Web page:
The popularity of oats is due to its good source of complete protein and high fiber content. You should add oats to your diet due to high fiber content comparatively higher than other grains.
Fiber content: 16.5 grams per cup, 10.6 grams per 100 grams.
30. Chia seed
They are high in calcium, manganese, magnesium, phosphorus, healthy fat, protein and fiber.
They are easy to incorporate in your diet. You can eat it raw, soak in juice, add to porridge, smoothies, pudding. There are many ways to incorporate chia seeds in diet like you can sprinkle them on top of cereals, yogurt, or vegetables.
Fiber content: 10.6 grams per ounce (28 grams), 37.7 grams per 100 grams.
31. Brown rice
Brown rice over white rice is the healthiest option you should prefer and always recommend.
Fiber intake should be high to improve satiety and prevent quick digestion of food. If you eat brown rice you increase your fiber intake and also receive other healthy nutrients.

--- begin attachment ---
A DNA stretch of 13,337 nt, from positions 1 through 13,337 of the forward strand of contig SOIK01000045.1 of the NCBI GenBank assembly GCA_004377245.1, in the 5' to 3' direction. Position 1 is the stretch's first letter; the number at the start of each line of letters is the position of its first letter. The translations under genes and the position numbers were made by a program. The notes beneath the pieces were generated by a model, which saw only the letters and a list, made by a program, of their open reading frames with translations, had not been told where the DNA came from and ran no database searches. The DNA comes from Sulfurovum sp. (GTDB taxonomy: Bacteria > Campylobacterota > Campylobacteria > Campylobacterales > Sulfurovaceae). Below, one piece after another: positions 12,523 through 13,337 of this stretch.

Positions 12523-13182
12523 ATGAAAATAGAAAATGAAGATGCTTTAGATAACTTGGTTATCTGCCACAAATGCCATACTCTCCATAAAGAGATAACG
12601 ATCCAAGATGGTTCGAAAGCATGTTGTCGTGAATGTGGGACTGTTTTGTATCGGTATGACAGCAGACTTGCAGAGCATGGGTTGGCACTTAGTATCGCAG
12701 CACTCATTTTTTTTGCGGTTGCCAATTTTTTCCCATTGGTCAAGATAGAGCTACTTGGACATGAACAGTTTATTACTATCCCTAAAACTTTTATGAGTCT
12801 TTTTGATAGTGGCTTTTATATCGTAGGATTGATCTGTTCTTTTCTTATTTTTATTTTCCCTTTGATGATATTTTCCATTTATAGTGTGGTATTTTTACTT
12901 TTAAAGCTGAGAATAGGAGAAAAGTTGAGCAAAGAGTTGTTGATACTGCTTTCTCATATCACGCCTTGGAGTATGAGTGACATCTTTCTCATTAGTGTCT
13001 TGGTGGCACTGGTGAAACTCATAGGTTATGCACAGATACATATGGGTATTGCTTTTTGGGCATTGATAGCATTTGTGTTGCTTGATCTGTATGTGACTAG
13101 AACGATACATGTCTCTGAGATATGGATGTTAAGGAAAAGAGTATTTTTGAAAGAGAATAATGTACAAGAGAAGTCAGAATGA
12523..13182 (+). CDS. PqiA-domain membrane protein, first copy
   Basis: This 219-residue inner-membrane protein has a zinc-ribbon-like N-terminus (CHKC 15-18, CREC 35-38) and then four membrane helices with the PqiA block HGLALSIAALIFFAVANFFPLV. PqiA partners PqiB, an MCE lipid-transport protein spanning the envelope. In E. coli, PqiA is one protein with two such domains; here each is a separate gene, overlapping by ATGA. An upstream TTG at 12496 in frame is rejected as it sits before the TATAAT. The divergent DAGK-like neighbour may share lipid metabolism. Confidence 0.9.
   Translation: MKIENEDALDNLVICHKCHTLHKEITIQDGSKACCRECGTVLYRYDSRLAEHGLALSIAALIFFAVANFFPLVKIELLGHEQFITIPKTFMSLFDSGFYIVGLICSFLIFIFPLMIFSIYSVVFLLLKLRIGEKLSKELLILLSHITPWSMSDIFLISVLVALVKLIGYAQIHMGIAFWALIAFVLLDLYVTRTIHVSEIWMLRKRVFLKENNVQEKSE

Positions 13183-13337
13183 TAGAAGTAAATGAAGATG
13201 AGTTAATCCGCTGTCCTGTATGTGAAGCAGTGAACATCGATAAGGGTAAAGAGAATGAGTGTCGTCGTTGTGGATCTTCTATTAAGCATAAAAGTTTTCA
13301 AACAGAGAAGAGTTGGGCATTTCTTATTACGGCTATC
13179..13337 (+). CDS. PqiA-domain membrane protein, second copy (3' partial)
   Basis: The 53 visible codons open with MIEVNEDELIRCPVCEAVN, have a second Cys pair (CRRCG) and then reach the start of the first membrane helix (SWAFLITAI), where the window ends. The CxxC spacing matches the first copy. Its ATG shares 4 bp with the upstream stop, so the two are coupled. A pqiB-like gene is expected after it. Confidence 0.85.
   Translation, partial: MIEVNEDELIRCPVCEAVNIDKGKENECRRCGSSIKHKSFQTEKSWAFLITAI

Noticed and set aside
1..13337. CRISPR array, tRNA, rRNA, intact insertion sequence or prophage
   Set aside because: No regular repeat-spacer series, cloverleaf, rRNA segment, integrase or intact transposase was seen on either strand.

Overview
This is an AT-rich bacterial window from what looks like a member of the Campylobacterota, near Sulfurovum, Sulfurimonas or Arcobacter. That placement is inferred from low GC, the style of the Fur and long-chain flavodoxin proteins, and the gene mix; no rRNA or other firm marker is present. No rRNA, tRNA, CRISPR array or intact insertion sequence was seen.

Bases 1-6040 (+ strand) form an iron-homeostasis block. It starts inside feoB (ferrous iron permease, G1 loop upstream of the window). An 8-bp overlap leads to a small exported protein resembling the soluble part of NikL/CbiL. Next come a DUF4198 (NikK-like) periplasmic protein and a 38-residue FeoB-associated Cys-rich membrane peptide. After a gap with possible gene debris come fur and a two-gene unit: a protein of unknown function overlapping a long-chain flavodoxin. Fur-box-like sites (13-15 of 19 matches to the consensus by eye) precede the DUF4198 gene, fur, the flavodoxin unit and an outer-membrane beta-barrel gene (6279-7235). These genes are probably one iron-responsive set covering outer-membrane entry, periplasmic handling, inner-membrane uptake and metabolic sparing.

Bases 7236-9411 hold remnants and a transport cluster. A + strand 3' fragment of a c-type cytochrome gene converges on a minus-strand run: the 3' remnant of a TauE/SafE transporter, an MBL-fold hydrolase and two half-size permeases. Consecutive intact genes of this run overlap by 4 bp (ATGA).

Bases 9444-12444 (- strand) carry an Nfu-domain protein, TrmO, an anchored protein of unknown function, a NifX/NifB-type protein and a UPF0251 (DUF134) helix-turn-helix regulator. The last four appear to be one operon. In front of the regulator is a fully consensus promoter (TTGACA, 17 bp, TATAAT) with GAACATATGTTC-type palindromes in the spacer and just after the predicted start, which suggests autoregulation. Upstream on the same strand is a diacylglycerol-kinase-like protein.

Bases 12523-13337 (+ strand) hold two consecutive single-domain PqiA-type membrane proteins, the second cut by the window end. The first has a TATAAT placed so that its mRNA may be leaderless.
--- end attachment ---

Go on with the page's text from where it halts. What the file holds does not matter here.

Fiber content: 3.5 grams per cup (cooked), 1.8 grams per 100 grams.
The last food that you can eat for the snack or add to your breakfast. You will come across many food choices that can add calorie but no nutrition value. Adding these foods, you will enjoy but without creating any negative impact on your health.
You might be recommended to eat whole-grains for better satiety and receive healthy nutrients. Popcorn can be considered as a good snack as they are 100% whole-grain. As they are whole grain, you get a good amount of antioxidants, minerals, and fiber.
Choosing a popcorn over potato chips cuts unwanted calorie intake.
Fiber content: 1.2 grams per cup (air-popped), 15.1 grams per 100 grams (air-popped).
32. Whole-wheat pasta
Whole-wheat pasta has better fiber than white-flour pasta. Adding whole-grain is possible by adding whole-wheat pasta.
Fiber content: 6.3 grams per cup (cooked), 4.5 grams per 100 grams (cooked).
33. Whole-wheat bread
Brown bread might contain fiber but they are less compared to a whole-wheat bread.